Jesus Is a Taco

Jesus Is a Taco

The City Church in Seattle launched a campaign last September called “Jesus Is ___,” which ran in tandem with a seven-part sermon series of the same name.  The goal was to prompt people to think about who Jesus is to them.  One of the campaign’s main components was a website, jesus-is.org, which is still up and running, inviting visitors to “fill in the blank.” 

Here are some of the submissions:

Jesus is…

  1. An option.
  2. A mystery.
  3. Kickin’ butt and takin’ names.
  4. Why I live.
  5. A man’s man.
  6. A bodhisattva.
  7. He just is.
  8. Dead and gone.
  9. A crutch for the weak-minded.
  10. Probably extremely sexy.
  11. Hating on haters.
  12. Too mainstream.
  13. A real funny bugger.
  14. My hero.
  15. Beautiful.
  16. Gay.
  17. The one who destroyed my addiction to meth.
  18. Confusing, true, and awe-inspiring.
  19. My 24/7 energy drink.
  20. Coming soon.
  21. Known by those who actually seek him.
  22. Flyer than fly.
  23. The everlasting delusion.
  24. A copycat.
  25. Absolute.
  26. Going to help me through it.
  27. The main character in an ancient myth.
  28. Love perfected.
  29. The prequel to Robocop.
  30. Going to send a lot of Republicans to hell.
  31. Who you’ve been looking for (but won’t admit it).
  32. A roadblock to a more compassionate, less dangerous world.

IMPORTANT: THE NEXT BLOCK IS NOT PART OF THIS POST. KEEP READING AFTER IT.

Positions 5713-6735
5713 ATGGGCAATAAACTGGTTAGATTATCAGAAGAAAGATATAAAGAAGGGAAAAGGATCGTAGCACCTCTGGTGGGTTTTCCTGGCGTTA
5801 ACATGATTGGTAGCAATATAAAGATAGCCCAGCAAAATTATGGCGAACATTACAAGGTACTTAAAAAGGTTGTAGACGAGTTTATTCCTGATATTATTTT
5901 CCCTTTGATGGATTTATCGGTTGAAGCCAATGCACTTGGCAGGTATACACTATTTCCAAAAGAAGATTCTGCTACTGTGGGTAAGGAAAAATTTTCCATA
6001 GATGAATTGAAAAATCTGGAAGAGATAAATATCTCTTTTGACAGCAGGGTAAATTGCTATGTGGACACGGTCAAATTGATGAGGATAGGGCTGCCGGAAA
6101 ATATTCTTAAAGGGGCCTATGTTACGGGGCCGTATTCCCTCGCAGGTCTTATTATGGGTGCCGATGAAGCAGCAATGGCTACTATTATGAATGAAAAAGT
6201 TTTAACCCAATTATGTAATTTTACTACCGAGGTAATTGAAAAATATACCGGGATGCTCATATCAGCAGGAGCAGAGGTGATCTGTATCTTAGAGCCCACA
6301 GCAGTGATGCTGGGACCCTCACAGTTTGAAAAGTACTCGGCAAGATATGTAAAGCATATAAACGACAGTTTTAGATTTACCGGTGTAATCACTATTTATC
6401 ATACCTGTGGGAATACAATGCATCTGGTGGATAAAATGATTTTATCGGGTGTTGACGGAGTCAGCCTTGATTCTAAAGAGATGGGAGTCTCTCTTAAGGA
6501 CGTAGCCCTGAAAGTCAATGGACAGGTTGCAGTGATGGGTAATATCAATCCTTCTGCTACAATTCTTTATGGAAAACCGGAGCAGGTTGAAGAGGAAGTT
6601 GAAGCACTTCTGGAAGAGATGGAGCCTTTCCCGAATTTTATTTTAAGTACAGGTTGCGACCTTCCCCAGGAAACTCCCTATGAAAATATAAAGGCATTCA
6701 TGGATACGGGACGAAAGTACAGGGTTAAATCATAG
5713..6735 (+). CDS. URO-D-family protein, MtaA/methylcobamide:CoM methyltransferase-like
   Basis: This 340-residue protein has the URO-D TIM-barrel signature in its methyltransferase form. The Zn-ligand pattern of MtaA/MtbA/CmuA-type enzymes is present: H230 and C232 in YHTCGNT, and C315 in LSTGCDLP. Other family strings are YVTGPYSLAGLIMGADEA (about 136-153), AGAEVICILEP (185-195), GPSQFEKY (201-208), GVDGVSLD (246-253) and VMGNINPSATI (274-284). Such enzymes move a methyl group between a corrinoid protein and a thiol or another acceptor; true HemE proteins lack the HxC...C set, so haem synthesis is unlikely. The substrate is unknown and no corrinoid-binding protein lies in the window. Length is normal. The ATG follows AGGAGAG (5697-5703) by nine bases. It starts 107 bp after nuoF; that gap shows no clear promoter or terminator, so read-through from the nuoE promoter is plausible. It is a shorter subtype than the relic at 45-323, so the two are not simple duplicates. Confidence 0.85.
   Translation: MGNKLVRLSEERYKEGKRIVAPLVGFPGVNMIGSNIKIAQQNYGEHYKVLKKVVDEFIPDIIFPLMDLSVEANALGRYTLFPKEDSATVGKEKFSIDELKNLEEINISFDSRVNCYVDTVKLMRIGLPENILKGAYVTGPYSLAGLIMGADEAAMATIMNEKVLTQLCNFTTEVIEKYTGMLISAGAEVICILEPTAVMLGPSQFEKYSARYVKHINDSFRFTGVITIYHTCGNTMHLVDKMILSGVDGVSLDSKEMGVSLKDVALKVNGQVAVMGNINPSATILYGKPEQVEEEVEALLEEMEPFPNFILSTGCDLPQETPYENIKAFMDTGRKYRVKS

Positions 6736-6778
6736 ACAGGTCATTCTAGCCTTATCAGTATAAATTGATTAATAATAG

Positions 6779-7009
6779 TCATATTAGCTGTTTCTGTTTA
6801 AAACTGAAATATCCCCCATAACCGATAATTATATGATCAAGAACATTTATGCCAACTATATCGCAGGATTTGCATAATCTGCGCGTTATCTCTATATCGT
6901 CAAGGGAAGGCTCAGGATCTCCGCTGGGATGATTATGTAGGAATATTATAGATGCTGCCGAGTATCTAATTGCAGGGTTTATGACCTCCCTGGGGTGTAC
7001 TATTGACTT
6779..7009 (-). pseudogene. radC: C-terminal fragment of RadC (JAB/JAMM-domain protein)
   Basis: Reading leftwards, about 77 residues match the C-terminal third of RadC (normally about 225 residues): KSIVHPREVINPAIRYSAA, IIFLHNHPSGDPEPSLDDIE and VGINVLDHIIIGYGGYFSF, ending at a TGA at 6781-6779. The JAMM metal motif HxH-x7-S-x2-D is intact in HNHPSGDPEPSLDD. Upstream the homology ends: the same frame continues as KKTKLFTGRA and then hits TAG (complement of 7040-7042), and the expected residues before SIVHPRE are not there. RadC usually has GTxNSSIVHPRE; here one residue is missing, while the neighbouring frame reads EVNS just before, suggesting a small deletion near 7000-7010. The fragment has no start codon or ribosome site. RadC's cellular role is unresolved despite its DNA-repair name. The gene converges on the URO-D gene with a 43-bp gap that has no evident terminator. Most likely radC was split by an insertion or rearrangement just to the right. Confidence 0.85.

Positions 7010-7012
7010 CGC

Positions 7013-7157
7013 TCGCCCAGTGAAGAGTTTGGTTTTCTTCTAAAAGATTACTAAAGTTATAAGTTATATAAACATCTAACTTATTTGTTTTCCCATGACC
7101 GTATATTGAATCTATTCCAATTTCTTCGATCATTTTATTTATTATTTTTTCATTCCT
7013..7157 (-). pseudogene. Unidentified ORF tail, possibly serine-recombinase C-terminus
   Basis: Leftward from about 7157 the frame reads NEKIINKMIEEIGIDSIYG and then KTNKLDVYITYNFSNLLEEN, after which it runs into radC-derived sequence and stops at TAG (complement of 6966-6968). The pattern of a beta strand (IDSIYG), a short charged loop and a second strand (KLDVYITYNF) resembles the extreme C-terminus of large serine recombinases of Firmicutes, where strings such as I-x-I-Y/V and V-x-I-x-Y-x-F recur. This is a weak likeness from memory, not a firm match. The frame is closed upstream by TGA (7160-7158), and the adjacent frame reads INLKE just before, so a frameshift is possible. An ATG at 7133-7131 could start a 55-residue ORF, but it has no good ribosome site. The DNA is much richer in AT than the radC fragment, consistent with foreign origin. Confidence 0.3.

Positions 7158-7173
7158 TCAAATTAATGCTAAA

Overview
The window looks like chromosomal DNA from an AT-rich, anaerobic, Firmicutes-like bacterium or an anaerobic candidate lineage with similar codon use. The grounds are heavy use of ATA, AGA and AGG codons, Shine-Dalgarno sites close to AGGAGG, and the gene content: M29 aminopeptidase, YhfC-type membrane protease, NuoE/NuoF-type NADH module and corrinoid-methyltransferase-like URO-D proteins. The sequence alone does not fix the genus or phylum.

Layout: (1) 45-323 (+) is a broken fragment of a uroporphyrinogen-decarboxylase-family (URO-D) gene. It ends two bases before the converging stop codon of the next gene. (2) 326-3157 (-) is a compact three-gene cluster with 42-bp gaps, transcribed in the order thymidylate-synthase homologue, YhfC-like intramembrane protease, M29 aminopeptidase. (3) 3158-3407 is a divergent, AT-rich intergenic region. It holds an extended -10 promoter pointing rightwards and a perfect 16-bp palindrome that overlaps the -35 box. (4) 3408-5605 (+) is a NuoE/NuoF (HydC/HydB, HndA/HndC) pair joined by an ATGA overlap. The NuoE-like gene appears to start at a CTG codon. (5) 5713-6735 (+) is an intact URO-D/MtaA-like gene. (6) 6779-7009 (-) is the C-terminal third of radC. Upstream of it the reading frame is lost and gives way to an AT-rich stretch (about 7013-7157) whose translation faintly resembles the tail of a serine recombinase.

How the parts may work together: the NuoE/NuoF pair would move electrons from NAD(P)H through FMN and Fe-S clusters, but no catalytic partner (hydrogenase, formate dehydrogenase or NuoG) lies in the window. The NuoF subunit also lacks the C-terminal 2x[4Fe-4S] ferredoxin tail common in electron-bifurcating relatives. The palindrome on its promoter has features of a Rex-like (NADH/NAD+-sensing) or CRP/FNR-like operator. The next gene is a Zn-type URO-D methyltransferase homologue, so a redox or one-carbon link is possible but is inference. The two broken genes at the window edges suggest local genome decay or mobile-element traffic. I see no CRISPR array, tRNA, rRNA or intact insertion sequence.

33. Misunderstood.

This is only a small sampling of the tens of thousands of comments you can find on the site, with new ones pouring in every minute.  As you can see, they cover a vast range of attitudes and opinions, from the hyper-religious to the skeptical to the silly to the downright bitter and nasty.  It’s an interesting study in pop culture and psychology, as it gives you a feel for why people cling to Jesus, or dismiss him, hate him, or love him.

“We felt that the best approach to getting Jesus on the mind of Seattle was not telling them what they should believe, but encouraging them to think about what they believed,” said Justin Jaquith, the church’s communications manager.  “Very early in the planning stages we debated the potential consequences of opening up such a dialog with non-Christians, and concluded that negativity—even what some would term blasphemy—is better than indifference, because at least they are thinking about Jesus.”

How would you fill in the blank?

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